By contrast those who have got divorced have not been undone by Extreme Jobs. One was done for by Extreme Job Dissatisfaction, which is a nastier kettle of fish altogether. Another by Extreme Unemployment and a third by Extreme Alcohol Abuse. Most of them had a further element playing against them: Extreme Misjudgment over Choice of Spouse.

More plausibly the article talks of the adverse effect an extreme job can have on children though, provided that just one spouse is working to extreme, this doesn’t seem too serious.

There is, however, one interesting finding from the research that strikes a resounding chord.
The strongest reported negative fallout from Extreme Jobs is that 70 per cent report problems in “being able to maintain my home”.

From personal experience I can confirm this. Whenever I find myself working too hard, my appetite for maintaining my own home goes down the plug hole. Not only can I not be bothered to do-it-myself, I am far too tired to pick up the phone and harass a builder.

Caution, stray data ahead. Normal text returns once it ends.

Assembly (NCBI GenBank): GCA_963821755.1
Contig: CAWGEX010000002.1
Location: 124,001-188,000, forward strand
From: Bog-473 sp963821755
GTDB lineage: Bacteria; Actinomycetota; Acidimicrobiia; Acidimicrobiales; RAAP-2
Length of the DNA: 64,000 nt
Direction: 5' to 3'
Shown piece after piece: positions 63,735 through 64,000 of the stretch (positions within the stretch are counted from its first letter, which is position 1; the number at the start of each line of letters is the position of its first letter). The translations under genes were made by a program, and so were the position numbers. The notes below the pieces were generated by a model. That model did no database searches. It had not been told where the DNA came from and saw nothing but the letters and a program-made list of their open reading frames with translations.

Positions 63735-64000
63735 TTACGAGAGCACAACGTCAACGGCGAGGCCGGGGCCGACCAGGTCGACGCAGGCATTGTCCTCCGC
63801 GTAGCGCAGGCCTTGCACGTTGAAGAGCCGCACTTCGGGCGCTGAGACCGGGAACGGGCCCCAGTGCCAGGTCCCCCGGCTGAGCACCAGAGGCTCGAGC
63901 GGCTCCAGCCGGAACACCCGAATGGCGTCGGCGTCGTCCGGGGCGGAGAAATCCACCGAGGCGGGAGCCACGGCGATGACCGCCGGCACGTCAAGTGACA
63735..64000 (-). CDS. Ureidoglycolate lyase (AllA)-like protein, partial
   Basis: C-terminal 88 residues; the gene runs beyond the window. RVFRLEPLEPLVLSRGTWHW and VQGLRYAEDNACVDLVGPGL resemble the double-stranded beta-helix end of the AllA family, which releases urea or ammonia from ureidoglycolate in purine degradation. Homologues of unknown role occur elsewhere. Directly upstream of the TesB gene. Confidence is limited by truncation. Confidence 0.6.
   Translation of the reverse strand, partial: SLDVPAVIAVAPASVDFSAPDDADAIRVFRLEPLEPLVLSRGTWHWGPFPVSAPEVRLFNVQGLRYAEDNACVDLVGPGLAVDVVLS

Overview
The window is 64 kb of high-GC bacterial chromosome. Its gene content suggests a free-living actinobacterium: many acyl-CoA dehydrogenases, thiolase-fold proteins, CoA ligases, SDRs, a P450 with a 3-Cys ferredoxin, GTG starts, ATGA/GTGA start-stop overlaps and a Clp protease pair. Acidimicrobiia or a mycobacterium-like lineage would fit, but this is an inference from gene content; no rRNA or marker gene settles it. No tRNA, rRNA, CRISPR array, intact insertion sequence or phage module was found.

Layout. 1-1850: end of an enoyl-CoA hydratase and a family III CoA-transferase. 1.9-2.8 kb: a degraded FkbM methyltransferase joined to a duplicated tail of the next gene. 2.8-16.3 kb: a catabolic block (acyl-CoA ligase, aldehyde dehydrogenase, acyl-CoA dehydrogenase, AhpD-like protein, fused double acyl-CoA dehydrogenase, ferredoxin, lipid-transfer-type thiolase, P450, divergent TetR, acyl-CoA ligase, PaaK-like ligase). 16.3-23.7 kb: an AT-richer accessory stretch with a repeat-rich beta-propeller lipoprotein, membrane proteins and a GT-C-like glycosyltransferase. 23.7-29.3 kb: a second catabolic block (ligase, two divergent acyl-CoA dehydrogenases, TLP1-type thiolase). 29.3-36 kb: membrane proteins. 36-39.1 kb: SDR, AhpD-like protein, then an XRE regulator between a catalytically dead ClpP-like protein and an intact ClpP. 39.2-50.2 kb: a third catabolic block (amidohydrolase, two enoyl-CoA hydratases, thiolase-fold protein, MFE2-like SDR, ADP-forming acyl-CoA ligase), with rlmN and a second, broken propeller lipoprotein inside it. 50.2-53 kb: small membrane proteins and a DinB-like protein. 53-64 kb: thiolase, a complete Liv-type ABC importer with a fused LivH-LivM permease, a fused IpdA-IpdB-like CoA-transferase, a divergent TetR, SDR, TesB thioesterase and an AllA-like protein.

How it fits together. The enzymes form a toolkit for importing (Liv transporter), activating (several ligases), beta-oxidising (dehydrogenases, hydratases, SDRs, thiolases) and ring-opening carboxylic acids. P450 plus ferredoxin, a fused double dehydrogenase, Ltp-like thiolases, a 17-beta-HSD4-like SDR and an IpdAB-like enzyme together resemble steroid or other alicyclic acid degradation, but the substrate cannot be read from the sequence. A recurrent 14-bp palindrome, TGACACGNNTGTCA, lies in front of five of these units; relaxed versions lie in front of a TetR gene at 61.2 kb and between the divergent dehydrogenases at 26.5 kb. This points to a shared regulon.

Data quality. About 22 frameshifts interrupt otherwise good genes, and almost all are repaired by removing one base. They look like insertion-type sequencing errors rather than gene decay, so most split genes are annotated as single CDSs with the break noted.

But then if the only unambiguously adverse effect of working such long hours is that one’s garden wall is falling down or that new curtains are needed for the back bedroom – one is tempted to conclude that the Extreme Job may not be quite such a Worrying Workplace Trend after all.

Copyright The Financial Times Limited 2006

Ouch. Je suis dans la catégorie : « Extreme Job Dissatisfaction » … ça craint…

Heureusement Mr Opio est dans la catégorie « Happy Extreme Worker ».

Tout n’est donc pas perdu.